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Examine all the coins you can

I just found another reason to go to the American Numismatic Association World’s Fair of Money in August in Boston.

It is not as if I need another reason, but it adds to the appeal of the event.

The U.S. Mint has set Aug. 12 as the day it will release the new one-ounce platinum proof American Eagle.

I would like to take a look at it. It is part of the Preamble series. This year the theme is to “Establish Justice.” Last year’s was to “Form a More Perfect Union.”

Am I planning to buy? No, not at all.

Platinum is $1,500 an ounce today. The idea of committing to a six-part series at that price level doesn’t appeal to me.

I don’t know anybody on staff who is planning to buy one either, so I won’t get a look at the coin in the office.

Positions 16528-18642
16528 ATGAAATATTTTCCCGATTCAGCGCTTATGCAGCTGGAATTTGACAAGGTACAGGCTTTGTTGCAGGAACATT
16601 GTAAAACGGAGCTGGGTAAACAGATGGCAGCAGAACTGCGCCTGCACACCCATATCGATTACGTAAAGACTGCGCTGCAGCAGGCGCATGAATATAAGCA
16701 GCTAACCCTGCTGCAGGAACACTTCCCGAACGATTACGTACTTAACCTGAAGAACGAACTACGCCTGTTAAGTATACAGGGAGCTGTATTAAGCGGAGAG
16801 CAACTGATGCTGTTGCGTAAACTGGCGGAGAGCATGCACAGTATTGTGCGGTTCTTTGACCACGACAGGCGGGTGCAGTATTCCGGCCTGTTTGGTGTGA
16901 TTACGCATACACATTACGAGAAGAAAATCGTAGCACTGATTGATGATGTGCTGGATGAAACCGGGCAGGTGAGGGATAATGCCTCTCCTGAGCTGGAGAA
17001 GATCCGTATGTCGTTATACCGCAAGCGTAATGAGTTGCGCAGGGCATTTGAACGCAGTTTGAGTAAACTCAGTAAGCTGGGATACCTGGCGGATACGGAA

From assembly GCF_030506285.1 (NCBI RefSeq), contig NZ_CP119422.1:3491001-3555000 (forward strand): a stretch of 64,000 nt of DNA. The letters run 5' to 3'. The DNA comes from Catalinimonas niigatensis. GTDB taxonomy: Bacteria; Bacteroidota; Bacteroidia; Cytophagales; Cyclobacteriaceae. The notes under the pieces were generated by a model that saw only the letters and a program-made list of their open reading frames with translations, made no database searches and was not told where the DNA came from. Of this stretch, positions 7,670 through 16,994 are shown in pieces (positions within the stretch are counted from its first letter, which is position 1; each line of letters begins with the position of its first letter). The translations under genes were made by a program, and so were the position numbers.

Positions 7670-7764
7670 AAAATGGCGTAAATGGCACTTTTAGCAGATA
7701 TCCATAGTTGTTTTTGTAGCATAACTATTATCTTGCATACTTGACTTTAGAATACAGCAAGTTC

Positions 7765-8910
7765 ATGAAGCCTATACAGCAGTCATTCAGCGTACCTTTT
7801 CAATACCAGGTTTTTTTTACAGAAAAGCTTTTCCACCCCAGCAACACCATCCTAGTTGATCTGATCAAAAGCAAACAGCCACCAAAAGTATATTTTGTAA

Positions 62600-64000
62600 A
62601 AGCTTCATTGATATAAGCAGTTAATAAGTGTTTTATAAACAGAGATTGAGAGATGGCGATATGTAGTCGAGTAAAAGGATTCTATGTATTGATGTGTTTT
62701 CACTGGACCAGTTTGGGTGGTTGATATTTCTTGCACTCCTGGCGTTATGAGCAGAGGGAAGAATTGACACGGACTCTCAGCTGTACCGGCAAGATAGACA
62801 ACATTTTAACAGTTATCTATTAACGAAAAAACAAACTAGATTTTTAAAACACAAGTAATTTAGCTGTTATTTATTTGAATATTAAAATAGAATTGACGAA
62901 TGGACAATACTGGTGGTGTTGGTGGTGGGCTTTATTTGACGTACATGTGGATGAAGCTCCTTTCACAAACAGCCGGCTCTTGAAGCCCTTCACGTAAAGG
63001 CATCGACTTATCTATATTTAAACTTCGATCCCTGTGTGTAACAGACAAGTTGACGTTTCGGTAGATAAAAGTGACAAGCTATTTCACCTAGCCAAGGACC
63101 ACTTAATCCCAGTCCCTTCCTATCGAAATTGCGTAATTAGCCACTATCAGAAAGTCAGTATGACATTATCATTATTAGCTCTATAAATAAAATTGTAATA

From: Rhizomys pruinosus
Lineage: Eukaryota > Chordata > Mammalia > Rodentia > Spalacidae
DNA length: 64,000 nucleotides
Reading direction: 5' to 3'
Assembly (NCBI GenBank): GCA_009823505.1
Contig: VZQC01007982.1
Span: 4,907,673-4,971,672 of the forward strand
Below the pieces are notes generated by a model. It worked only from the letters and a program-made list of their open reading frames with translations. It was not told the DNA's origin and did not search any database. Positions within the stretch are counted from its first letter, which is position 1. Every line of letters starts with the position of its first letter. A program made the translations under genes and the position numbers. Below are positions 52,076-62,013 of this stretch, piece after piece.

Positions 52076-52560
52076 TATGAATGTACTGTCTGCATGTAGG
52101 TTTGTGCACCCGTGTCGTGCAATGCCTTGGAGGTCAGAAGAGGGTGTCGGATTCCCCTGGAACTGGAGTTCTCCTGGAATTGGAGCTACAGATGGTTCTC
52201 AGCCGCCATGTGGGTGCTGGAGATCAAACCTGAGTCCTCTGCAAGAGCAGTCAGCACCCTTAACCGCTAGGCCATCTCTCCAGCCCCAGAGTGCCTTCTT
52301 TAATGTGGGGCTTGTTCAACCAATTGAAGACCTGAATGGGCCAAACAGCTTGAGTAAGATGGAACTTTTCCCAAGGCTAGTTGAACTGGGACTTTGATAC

Boston it is.

That’s the beauty of going to a national convention. It is important to see things. The old saying “seeing is believing” should be changed for collectors to “seeing is learning.”

Actually examining real coins is what makes us better collectors. It is unrealistic of me to expect to own everything, but it is not unrealistic of me to think that I might be writing about every coin over time.

That’s why it is so important to examine the exhibits and look over what is being sold on the bourse floor.

The same applies to local shows. Sometimes they are even better than national shows. Where else can you ask a dealer what he thinks the difference is between an MS-61 and an MS-62 silver Washington quarter?

I’m not likely to ask that question at a national convention.

Every type of coin show has its opportunities. The key is to attend enough of them to take advantage of the many learning opportunities that occur at these shows over time.

You will be a better collector for it.

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